This is where I come to the point of visibility.

If you are seen by others to be riding, someone who may relate to you is more likely to see you, and be inspired to do the same. Women like to see other women riding. If poorer areas are filled with commuter cyclists, others may be inclined to sell their car, ride to work, save a lot of money and then in turn inspire others to do the same.

Being more visible – to people who can relate to you, and picture themselves in your shoes – answers the original question of how to encourage others to ride.

You don’t need to project your personal experience onto others in the hopes of actively encouraging them to immerse themselves in your idea of what cycling means. It’s likely that many of them are already riding in a way that is meaningful to them, and they’re inspiring others along the way.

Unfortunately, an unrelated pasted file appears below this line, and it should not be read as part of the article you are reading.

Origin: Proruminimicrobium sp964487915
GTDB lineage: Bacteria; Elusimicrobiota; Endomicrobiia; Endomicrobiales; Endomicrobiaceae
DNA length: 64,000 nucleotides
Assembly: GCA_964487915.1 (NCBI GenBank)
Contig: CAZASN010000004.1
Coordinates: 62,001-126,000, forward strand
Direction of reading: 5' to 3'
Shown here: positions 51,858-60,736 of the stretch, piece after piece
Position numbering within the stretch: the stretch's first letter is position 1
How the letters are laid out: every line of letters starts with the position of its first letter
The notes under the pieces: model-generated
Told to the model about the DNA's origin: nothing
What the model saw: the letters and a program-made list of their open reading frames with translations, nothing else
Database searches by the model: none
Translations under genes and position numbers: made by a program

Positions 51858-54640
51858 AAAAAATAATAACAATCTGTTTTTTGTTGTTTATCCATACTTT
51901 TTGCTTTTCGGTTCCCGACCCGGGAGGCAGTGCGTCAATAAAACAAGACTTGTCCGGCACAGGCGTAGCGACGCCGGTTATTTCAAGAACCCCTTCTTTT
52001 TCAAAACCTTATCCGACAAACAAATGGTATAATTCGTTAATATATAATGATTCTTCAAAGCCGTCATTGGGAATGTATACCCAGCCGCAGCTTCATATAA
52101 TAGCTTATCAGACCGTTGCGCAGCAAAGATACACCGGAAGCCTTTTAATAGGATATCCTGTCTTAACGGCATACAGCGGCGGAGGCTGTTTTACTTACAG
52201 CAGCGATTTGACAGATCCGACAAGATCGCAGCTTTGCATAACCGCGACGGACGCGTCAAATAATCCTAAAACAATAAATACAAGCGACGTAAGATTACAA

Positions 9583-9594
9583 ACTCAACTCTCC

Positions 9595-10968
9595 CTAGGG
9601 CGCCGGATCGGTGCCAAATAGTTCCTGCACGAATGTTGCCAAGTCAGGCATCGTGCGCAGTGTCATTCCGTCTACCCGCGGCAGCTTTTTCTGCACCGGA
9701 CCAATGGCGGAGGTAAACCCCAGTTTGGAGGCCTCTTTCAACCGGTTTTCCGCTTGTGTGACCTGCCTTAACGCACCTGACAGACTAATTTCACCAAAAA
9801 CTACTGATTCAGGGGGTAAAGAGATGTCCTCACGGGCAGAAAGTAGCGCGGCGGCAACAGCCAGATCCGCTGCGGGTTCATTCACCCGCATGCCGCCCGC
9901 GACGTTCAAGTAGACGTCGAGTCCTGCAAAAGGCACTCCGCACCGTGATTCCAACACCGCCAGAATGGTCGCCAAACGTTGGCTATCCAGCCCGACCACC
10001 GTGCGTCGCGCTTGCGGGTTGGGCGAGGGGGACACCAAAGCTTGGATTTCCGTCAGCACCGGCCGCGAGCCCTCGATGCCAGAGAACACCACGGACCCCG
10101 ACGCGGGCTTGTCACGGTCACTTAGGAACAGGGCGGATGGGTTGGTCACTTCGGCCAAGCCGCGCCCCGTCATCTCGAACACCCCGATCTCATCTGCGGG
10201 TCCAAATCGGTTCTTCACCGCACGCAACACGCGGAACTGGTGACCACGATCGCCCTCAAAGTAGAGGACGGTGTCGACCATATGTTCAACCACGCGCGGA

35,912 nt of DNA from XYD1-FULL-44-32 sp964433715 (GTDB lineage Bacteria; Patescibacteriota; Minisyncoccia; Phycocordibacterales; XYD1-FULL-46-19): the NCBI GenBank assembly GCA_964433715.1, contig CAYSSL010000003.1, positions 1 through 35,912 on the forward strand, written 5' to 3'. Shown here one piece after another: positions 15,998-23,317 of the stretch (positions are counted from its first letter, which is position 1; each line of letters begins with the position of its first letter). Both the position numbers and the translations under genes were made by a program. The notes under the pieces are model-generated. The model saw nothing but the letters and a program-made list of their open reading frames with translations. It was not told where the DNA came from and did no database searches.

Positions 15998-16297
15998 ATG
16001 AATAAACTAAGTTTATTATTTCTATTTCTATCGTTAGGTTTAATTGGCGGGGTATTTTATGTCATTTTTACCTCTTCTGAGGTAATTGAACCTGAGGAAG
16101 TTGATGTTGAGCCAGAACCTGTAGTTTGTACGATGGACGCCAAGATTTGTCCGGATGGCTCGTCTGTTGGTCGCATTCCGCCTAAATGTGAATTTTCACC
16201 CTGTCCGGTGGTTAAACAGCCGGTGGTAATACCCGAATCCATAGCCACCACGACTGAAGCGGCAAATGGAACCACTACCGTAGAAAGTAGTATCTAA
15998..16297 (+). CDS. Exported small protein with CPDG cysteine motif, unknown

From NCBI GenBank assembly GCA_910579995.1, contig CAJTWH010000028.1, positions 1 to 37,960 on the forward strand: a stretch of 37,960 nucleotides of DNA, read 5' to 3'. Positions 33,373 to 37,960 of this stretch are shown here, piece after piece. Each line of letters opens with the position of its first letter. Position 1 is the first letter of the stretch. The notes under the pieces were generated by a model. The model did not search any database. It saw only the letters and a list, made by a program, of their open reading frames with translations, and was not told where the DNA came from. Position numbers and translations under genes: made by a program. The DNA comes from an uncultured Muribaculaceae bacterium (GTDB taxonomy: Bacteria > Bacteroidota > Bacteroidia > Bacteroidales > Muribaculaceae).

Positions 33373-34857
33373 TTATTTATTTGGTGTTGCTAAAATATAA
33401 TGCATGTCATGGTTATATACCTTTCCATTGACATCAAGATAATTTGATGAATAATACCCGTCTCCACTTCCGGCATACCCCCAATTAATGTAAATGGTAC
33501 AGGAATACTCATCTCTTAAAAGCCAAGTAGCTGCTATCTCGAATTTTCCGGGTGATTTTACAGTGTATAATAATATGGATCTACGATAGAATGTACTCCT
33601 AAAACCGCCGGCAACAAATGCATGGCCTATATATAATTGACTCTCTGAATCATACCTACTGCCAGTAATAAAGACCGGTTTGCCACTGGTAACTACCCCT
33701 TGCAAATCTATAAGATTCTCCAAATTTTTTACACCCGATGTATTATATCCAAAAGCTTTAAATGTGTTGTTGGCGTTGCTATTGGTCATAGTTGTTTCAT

This article was inspired by one of the Groundswell movies,  Colour Lines and Bike Lanes: Creating a place in the movement.

You can watch the movie below, and read more about it here.

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Taking Dori off-road

I told you that I’ve been allowing myself some play time on the bike. I also mentioned that my confidence and skill level has really started improving.

I decided to take myself to Ashton Court to practise riding on gravel. I sometimes do Parkrun there, and I know the route it takes goes up a gravelly climb. I figured this would be a good place to start.

Originally I’d planned to take Regina, my lovely Orange CX bike, but alas, I stupidly cross-threaded one of her pedals in my eagerness to get out on a ride. Silly me. So I took Dori instead. She’s more than capable of these things, and knows gravel well already, despite our relationship still being in its early months.